Yet, Texas Central has asked the Board, a federal agency, for permission to start condemnation proceedings now, through a no-notice, sneak attack petition for “clarification.” In it, Texas Central says it is willing to “accept the risk” that it “may acquire property rights in locations not ultimately identified as the final alignment.” In other words, Texas Central wants to condemn land and force landowners to hire an attorney and expensive appraiser even though it may turn out the land being condemned is not needed for the project. Given that Texas Central has asked the Board for this relief, which if granted would strip landowners of their ability to protect their private property rights in Texas state courts, how can Ms. Reed say with a straight face that Texas Central is not requesting a “change” or “removal” of “landowner protections”?

In addition, the legislative grant of eminent domain power in Texas is strictly construed in two regards. First, strict compliance with all statutory requirements is required. Second, in instances of doubt as to the scope of the power, the statute granting such power is “strictly construed in favor of the landowner.” Texas Central is asking the Board to ignore this Texas law, which is in place to protect Texans’ private property rights, just so it can meet undisclosed deadlines promised to its Japanese partners. Does Ms. Reed think this is fair?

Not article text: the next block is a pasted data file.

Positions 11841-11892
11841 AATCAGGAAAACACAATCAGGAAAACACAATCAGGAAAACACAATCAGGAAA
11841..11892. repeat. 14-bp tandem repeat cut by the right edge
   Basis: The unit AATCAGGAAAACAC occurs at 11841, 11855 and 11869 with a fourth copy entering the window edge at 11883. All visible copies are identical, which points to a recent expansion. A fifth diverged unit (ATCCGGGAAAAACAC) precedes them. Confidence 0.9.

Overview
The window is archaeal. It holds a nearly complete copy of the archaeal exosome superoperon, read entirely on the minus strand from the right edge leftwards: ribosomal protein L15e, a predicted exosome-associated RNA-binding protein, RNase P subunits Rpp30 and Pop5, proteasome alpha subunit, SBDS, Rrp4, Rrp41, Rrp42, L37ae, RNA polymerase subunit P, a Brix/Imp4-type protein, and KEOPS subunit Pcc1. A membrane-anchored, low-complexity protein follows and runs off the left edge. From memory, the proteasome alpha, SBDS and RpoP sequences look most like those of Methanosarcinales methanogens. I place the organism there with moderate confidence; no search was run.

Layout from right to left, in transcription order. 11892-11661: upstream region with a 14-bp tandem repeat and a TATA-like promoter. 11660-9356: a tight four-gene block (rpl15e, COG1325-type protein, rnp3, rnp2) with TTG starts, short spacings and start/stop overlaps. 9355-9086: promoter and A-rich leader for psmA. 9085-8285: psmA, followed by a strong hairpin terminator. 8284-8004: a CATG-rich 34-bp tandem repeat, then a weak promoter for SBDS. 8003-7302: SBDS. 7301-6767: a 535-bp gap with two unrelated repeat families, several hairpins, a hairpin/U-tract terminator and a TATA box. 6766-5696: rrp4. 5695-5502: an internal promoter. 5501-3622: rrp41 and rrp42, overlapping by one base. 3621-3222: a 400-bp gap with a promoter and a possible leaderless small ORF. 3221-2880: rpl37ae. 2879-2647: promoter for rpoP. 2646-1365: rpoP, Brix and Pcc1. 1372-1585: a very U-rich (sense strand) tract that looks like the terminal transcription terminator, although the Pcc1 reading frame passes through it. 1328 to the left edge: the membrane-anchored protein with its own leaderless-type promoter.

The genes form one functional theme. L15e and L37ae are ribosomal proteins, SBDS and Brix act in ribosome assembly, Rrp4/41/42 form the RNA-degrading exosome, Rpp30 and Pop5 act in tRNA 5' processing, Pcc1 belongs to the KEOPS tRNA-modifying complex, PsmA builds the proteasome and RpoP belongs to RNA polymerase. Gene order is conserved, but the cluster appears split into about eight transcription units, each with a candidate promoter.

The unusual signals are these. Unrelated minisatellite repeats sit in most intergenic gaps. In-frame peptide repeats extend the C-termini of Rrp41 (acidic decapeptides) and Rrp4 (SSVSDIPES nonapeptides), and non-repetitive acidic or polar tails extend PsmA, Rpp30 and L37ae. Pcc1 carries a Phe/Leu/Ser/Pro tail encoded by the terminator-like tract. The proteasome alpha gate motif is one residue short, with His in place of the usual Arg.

“Fact #3: Texas Central, a private company, will not take taxpayer grants for construction or take any public money to subsidize its operations. And, under Texas law, it is illegal to bail out a private-sector company. Suggesting that taxpayers will be “left holding the tab” is simply false. All risk falls to the private investors in this project, not the state or taxpayers.”

Response:

Texas Central has been trying to wordsmith its way around this “private money only” issue for quite some time. Let’s consider each of Ms. Reed’s claims independently.

First, Ms. Reed claims Texas Central “will not take taxpayer grants for construction…” Well what about government-backed loans, which Texas Central has admitted on numerous occasions that it will aggressively seek? If Texas Central defaults on these loans, taxpayers will, in fact, be “left holding the tab,” despite Ms. Reed’s claims to the contrary.

Second, Ms. Reed claims Texas Central will not “take any public money to subsidize its operations.” But what about public money to subsidize construction? Why is she being coy?

Third, Ms. Reed claims “under Texas law, it is illegal to bail out a private sector company.” What about under federal law? Remember, Texas Central is asking the Board, a federal agency, to take jurisdiction over the project. And we all remember the federal government bailing out the big banks. If the Board takes jurisdiction over this project, the federal government (not the State of Texas) may well have to bail out this impending financial disaster too.

Finally, Ms. Reed claims, “all risk falls to the private investors in this project, not the state or taxpayers.” How can this be if Texas Central has admitted it will rely on government-backed loans? Taxpayers will be at risk.